We also agree with the plaintiff that the court should have required the defendant to pay 100% of all unreimbursed medical and dental expenses ( see Domestic Relations Law § 240 [1-b] [c] ).
The husband concedes on appeal as he did in his "statement of proposed dispositions" in the Supreme Court, that his 86% interest in one corporation, and 100% interest in the other, should have been valued at $577,207. The valuation proposed by the husband, as opposed to the lesser one found by the Supreme Court, more accurately reflects the value of the husband's interest in the two corporations as of the date of the commencement of the action on November 12, 1999. Under all the circumstances presented, the Supreme Court correctly determined that the plaintiff's equitable share in this interest should be one third, rather than one half.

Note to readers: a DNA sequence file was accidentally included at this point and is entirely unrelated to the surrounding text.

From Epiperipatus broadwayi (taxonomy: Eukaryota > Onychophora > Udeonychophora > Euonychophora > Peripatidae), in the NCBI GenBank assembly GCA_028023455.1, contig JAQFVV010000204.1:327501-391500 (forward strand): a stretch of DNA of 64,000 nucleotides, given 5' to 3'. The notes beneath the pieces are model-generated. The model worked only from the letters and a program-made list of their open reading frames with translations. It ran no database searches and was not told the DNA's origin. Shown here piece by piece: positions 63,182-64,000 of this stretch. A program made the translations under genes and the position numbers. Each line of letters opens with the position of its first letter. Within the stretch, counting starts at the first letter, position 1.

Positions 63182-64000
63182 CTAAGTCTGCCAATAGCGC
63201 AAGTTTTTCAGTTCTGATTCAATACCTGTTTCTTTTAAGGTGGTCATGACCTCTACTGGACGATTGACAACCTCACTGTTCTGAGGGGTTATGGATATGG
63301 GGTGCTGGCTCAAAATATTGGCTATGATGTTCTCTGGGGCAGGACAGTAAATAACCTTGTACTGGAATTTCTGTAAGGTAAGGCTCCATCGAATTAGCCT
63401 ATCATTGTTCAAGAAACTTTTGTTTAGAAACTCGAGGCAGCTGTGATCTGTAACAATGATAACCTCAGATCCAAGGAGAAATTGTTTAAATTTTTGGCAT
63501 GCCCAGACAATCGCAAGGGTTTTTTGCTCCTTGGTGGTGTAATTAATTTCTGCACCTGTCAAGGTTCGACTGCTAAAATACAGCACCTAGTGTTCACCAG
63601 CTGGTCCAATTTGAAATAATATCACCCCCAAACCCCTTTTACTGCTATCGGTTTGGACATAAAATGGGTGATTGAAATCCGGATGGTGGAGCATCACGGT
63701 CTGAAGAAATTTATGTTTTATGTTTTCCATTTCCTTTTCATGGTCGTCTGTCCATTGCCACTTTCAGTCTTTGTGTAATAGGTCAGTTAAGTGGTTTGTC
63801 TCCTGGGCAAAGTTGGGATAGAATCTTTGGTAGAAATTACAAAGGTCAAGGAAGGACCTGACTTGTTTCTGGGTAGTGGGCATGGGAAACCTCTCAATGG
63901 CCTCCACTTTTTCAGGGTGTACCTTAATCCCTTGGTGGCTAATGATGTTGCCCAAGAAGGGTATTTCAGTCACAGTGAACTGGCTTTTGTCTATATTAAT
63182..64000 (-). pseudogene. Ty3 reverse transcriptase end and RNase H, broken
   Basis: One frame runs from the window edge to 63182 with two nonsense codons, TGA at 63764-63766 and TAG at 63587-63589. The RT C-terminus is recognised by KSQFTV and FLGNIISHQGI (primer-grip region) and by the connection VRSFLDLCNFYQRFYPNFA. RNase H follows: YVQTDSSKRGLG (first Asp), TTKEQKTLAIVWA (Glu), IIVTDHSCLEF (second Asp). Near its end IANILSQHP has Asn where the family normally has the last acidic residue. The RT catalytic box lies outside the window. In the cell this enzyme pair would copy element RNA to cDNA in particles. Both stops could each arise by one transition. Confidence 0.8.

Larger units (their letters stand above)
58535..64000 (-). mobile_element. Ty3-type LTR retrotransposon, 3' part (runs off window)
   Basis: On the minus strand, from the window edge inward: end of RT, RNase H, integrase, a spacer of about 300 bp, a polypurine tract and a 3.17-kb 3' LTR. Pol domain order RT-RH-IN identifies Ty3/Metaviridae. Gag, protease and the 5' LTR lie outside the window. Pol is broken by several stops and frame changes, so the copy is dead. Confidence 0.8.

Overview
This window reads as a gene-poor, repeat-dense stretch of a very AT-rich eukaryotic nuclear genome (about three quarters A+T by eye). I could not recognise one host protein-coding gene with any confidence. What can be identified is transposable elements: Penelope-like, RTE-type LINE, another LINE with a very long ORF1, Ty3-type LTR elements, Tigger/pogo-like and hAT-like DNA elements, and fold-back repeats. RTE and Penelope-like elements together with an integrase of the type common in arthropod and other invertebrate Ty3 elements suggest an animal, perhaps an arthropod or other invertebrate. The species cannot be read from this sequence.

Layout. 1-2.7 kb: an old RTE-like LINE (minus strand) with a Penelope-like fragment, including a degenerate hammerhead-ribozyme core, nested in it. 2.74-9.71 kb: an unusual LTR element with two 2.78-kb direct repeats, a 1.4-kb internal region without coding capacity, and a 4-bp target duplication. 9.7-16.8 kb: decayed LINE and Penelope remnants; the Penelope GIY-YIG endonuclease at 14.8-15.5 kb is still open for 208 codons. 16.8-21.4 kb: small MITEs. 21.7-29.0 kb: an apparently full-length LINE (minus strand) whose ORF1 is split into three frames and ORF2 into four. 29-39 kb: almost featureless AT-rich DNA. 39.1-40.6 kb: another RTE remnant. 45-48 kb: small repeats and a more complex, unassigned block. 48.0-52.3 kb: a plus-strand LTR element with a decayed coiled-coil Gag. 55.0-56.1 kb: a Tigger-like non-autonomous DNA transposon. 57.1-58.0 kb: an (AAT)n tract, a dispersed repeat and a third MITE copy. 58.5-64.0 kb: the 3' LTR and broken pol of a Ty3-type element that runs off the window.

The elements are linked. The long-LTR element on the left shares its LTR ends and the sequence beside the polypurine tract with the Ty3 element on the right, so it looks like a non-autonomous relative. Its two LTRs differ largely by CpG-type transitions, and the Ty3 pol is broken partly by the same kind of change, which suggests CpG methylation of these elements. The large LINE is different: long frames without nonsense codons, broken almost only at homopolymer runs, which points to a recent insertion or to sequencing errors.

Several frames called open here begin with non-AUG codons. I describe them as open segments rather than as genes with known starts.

We also agree with the plaintiff that the court should have directed the defendant to maintain a life insurance policy for the plaintiff's benefit in the sum of $1,000,000. The plaintiff will be depending on the defendant for the payment of the substantial amount of maintenance and child support noted above, and would be severely prejudiced in the event of the defendant's death.
The parties' remaining contentions are without merit.